Wyandotte suggested that the Court might be more lenient in implying rights of action in the United States. However, in United States v. City of Philadelphia, 644 F.2d 187 (3d Cir. 1980), the United States Court of Appeals for the Third Circuit stated that Wyandotte was not an accurate statement of the law, but had been narrowed by subsequent opinions. 14" It stated that these opinions have revealed that the Supreme Court is "far more reluctant to infer rights of action from silent statutes." Id. at 8. The court of appeals observed in dictum that the government might be required to meet the same standard as a private party to have a cause of action inferred in its favor. Id. at 7-8. This standard is set forth in Cort v. Ash, 422 U.S. 66, 95 S. Ct. 2080, 45 L. Ed. 2d 26 (1975). The Cort v. Ash test asks: (i) is the plaintiff "one of the class for whose especial benefit the statute was enacted," (ii) is there any indication of legislative intent, explicit or implicit, to create or deny such a remedy, (iii) is the implied remedy consistent with the underlying purposes of the legislative scheme and (iv) is it inappropriate to imply a federal right of action because this type of cause of action is traditionally relegated to state law? 442 U.S. at 78, 95 S. Ct. at 2087.

The court of appeals in United States v. City of Philadelphia emphasized that several express private alternatives existed which were practical ways to enforce the statute at issue in that case, and that this weighed against implying an additional remedy. Finally, the court of appeals was concerned that a stricter standard apply where an injunction is sought.


This case fully meets the stricter requirements of United States v. City of Philadelphia. First, application of a more lenient standard than that used for private parties is not required to infer a right of action in the government here. This situation meets each prong of the Cort v. Ash test. Specifically: (i) the statute was expressly enacted for the government's benefit, (ii) there is no explicit indication of legislative intent to create or deny a remedy in the government, and implicit indications point to creating such a remedy for the reasons discussed above, (iii) a right in the United States is consistent with the purposes underlying § 135(c) since such a remedy is necessary to give § 135(c) the desired clout, and (iv) patents are not an area traditionally controlled by state law.

Second, unlike the civil rights provision at issue in United States v. City of Philadelphia, there are no express private means of enforcement in the statutory language of § 135(c). Third, although there is a theoretical difference between an injunction and the declaratory judgment at issue here, I do not rely on this distinction because there is little difference in practical effect between the two. Rather, I decide that because the United States easily meets the Cort v. Ash test and because of the absence of practicable private means of enforcement in § 135(c), the greater burden imposed on a plaintiff who seeks relief in the nature of equity 15" does not preclude a finding of standing for the United States.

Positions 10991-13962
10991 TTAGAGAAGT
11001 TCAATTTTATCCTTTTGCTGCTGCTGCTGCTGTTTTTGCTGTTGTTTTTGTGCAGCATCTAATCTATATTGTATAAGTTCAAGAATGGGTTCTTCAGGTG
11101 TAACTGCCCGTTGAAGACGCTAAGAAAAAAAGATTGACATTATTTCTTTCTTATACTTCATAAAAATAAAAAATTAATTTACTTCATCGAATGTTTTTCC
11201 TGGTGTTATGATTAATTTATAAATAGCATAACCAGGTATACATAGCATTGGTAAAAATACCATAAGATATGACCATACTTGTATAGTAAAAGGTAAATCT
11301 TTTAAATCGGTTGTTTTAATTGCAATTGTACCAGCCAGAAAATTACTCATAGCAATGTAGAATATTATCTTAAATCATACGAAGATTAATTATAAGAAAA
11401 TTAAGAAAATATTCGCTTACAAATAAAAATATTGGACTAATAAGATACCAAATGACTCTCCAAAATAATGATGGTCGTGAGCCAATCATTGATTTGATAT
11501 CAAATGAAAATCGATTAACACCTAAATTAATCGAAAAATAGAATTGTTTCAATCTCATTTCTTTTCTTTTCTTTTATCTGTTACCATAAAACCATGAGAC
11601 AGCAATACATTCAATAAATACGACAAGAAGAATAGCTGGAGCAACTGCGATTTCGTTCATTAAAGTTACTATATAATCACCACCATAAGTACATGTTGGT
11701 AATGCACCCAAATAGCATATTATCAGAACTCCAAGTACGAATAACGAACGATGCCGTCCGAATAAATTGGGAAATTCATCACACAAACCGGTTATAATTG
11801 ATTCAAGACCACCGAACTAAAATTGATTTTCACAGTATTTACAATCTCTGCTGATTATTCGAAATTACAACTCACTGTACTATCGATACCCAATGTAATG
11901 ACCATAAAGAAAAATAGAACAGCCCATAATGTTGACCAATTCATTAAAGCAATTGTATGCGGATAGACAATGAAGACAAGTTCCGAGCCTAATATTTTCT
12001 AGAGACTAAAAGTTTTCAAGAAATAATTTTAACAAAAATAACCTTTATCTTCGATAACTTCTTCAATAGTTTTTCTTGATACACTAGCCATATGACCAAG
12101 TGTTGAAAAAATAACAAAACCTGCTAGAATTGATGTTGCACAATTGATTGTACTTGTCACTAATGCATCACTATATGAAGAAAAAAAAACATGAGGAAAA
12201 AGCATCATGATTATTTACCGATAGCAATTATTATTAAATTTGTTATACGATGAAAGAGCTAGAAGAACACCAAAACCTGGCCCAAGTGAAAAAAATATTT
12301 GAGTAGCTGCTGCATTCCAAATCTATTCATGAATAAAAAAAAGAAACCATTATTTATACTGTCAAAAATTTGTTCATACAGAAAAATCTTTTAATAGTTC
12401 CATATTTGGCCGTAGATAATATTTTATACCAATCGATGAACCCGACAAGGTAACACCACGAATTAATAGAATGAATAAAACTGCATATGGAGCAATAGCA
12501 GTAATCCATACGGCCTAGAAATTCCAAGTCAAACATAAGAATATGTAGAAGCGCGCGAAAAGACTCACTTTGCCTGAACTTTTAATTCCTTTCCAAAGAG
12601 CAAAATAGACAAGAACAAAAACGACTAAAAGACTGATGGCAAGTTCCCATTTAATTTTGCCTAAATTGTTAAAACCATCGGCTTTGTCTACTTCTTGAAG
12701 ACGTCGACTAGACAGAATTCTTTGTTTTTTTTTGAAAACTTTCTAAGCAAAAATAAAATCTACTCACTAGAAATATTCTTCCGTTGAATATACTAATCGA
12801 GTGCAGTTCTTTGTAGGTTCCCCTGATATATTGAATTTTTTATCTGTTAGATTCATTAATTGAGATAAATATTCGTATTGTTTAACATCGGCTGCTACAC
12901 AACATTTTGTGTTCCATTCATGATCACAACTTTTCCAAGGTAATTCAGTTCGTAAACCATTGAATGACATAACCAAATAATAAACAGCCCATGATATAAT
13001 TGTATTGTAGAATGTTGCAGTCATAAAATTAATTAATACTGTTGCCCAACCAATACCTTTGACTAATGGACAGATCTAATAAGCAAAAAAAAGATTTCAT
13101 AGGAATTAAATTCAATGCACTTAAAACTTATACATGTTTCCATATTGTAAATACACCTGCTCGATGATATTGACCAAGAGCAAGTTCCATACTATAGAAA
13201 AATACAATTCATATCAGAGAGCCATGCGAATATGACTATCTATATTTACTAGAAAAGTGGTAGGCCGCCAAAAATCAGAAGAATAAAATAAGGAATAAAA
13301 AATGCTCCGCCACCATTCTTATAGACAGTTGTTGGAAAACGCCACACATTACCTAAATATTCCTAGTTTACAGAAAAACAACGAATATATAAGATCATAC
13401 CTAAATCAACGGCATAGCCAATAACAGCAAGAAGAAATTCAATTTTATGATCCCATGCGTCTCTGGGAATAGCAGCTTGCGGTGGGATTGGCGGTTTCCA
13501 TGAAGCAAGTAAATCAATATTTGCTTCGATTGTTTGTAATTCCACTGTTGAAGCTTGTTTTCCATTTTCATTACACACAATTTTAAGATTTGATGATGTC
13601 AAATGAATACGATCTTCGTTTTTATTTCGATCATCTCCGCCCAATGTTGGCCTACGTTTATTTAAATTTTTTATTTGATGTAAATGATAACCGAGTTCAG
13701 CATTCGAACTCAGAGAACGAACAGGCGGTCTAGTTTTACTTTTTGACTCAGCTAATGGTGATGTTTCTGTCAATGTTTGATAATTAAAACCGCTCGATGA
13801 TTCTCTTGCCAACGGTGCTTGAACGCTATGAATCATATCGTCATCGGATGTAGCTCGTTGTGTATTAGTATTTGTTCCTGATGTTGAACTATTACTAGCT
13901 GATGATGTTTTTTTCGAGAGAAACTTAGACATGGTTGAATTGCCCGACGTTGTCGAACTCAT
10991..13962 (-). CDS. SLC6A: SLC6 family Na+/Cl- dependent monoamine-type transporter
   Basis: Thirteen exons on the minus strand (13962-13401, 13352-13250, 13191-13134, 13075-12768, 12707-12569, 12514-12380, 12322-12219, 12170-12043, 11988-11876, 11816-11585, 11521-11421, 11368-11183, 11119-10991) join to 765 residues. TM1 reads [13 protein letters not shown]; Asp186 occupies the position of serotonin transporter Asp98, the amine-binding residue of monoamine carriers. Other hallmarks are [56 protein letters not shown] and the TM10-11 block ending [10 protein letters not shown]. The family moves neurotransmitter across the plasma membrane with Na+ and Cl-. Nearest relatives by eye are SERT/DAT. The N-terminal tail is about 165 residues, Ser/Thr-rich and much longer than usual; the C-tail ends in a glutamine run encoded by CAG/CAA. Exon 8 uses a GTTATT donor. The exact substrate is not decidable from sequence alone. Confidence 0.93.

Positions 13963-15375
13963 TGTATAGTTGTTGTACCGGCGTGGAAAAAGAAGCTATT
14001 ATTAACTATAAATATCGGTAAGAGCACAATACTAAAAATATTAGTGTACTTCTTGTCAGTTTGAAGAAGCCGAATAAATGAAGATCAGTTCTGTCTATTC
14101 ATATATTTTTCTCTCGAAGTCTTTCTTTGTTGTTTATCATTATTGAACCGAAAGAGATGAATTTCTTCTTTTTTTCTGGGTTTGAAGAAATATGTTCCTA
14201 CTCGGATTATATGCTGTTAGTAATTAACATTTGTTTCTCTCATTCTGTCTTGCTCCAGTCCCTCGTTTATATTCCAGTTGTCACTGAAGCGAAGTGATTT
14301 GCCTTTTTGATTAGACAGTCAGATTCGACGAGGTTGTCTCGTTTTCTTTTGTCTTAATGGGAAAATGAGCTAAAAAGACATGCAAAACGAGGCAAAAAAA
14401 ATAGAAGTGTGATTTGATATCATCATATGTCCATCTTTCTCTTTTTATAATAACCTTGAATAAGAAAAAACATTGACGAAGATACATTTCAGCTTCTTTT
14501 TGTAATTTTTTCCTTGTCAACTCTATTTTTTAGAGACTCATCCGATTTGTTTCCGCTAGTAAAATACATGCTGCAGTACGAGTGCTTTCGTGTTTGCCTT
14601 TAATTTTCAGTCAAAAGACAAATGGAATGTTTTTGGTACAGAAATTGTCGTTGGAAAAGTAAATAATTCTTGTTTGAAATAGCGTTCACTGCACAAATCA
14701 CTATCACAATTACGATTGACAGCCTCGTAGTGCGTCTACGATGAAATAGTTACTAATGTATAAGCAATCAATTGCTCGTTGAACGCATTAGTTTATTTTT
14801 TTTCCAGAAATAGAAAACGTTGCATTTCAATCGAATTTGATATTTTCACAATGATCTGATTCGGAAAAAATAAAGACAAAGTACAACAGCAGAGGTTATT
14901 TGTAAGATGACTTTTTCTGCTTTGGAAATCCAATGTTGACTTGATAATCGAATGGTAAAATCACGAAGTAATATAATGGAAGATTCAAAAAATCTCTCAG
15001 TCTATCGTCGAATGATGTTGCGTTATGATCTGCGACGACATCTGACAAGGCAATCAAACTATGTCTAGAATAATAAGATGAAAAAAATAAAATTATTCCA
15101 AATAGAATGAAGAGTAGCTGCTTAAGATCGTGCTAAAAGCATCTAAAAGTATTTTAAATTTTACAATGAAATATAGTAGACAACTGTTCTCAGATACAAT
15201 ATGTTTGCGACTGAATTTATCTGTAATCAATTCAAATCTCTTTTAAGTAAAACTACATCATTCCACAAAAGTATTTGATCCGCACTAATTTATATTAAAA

I therefore find that the United States v. City of Philadelphia supports inferring a right of action in the United States here. 16"


The United States, specifically the Antitrust Division of the Department of Justice, is the intended beneficiary of 35 U.S.C. § 135(c). As such it is entitled to use this statutory tool to protect the public, and has standing to bring an action to do so. My analysis of the legislative history of § 135(c) and the law applicable to implied rights of action supports this conclusion. To reach any other conclusion would seriously undermine the purposes for which Congress enacted § 135(c). FMC's motion to dismiss will be denied.

1. U. S. Patent No. 3,474,171.

2. An interference is a proceeding in the United States Patent Office to determine which of two or more parties claiming rights in an invention is the first inventor. 35 U.S.C. § 135(a).

3. All reported cases on the failure to comply with § 135(c) filing requirements are actions between private parties. The reported cases are: PPG Industries, Inc. v. Bausch & Lomb, Inc., 205 U.S.P.Q. 914 (W.D.N.Y.1979); Omark Industries, Inc. v. Carlton Co., 458 F. Supp. 449 (D.Ore.1978), aff'd mem. 636 F.2d 1227 (9th Cir. 1980); Moog, Inc. v. Pegasus Laboratories, Inc., 376 F. Supp. 439 (E.D.Mich.1973) (first opinion), 376 F. Supp. 445 (E.D.Mich.1974) (second opinion), aff'd, 521 F.2d 501 (6th Cir. 1975), cert. denied, 424 U.S. 968, 96 S. Ct. 1464, 47 L. Ed. 2d 735 (1976); Forbro Design Corp. v. Raytheon Co., 321 F. Supp. 1029 (D.Mass.1971) (summary judgment denied), 390 F. Supp. 794 (D.Mass.1975), aff'd on other grounds, 532 F.2d 758 (1st Cir. 1976); Old Dominion Box Co. v. Continental Can Co., 273 F. Supp. 550 (S.D.N.Y.1967), aff'd on other grounds, 393 F.2d 321 (2d Cir. 1968). In one other case, Esso Research & Engineering Co. v. Brenner, 165 U.S.P.Q. 486 (D.C.Cir.1970) (per curiam ), Esso sought to compel the Commissioner of Patents to extend the time for filing a "settlement" agreement regarding a patent interference proceeding. 4. Strengthening Programs for Protection of Consumer Interest Message from the President, H.R.Doc. No. 364, 87th Cong., 2d Sess., reprinted in 108 Cong.Rec. 4167, 4170.